A Parent's Guide to the Martial Arts  p. 3  

So what is this Martial Way or budō?  How does budō, "martial way," differ from bujutsu, "martial arts?"  Moreover, how does pursuing this Martial Way differ from pursuing athletic excellence in combative sports?  First, we should understand that budō developed from the technical basis of bujutsu, however the classical budō were not designed to serve the warrior in combat.  Whereas the bujutsu emphasized form to be used in bringing about an effective combat result, the budō stressed form to be used as a means for gaining an understanding of the self and for gaining self-perfection.  Training in budō thus, it was believed, aimed at "higher values" than those of bujutsu. (Draeger, 2, 33)

"It should be understood, however, that the budō were not created as forms of social amusement or sport, or as methods for the display of pure aesthetic artistry.  They were intended to be austere disciplines that engage and train the mind directly, in serving one's daily life through a process of dedicated and protracted training.  The classical budō are meant to be experienced, serving as a pattern of behavior for life and self." (Draeger, 2, 34)   

Furthermore, Hirokazu Kanazawa, in his book Kumite Kyōhan, states; "From the viewpoint of karate as a competitive sport, the teaching method reaches its goal when only five students among the fifty become good competitors.  This number succeeding in individual or team competition is sufficient to establish the reputation of their Dōjō.  However, from the point of view that karate is a martial art, the method of teaching does not reach its goal unless it achieves the physical and mental development of the entire class." (Kanazawa, 10)

What does all this mean to you and how does it influence your decision as to which style to choose?  What you as a parent should realize is that mastery of the system that your child practices is not the desired end in itself but only a vehicle towards that end.  The student must learn to "subdue the external gratifications of rank, prestige, competitive victory, and ego in general for the truer rewards of personal development." (Morgan, 10)  This is the essence of budō, martial way.  "The Martial Way is a discipline devoted to the perfection of character.  Outward displays of finery expose an individual who needs external reinforcement to reassure him of his self-worth.  Even public displays of skill and prowess, when motivated by the desire to impress others, demonstrate and intensify fundamental weaknesses within.  And therein lies the pitfall of tournament competition." (Morgan, 28)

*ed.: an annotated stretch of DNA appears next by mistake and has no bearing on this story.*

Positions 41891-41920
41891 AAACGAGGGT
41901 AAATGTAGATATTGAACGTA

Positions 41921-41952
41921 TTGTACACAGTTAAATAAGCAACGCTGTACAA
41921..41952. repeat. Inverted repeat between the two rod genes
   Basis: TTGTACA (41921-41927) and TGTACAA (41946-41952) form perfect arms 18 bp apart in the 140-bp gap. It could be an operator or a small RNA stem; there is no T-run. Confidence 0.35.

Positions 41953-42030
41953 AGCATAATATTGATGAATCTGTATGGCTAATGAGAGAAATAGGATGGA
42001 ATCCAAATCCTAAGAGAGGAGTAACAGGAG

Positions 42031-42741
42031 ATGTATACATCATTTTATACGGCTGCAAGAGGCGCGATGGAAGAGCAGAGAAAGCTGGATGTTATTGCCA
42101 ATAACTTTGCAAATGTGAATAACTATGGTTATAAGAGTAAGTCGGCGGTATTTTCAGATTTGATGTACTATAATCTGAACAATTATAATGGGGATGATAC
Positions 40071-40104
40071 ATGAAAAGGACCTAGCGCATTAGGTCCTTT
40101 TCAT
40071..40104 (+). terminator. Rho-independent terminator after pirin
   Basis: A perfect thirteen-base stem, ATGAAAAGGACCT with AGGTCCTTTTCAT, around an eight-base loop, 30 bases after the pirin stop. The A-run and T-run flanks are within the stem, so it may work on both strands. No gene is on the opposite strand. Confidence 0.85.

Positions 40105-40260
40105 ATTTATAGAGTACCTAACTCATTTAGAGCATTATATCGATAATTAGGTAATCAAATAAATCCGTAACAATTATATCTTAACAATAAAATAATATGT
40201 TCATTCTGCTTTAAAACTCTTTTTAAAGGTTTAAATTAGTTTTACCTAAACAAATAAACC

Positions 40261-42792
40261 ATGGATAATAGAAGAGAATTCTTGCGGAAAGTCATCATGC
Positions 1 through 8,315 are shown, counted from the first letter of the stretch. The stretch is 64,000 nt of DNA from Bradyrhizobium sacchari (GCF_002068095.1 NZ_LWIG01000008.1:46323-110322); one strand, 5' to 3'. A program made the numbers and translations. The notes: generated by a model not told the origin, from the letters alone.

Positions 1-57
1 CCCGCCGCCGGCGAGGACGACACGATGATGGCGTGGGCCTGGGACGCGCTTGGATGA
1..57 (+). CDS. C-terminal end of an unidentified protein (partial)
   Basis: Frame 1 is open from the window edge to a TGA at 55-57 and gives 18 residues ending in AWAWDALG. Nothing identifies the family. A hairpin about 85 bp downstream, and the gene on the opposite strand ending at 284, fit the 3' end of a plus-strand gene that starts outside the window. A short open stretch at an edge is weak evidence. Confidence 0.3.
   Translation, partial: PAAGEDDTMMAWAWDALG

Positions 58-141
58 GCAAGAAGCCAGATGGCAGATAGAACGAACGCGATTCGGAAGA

In his book, Dewey and Eros: Wisdom and Desire in the Art of Teaching, Jim Garrison states "Everyone passionately desires to possess what is good, or at least what they perceive as good, and to live a life of ever-expanding meaning and value.  It is for the sake of the perceived good that practitioners strive to perfect their practice.  What they seek, however, soon comes to possess them and eventually becomes the content of their character." (Garrison, 1)  When one practices martial arts with the goal of acquiring trophies, amassing tournament victories, or to boost one’s ego, then their practice takes them down the path of self-gratification, and weakens, not strengthens, their character. 

"The simple answer is there is much more to be gained from following The Martial Way than technical proficiency and the external rewards of athletic success.  The Martial Way does not start and end at the door of the training hall.  This is what separates The Martial Way from other pursuits and makes it so valuable.  Where one may play a sport or have a hobby, one lives The Martial Way." (Morgan, 10-11)  Now you should have a better understanding of what a martial art is and is not.  You should also understand that budō, with its goal of personal development and self-perfection, requires time and effort, but is a rewarding and valuable endeavor. 




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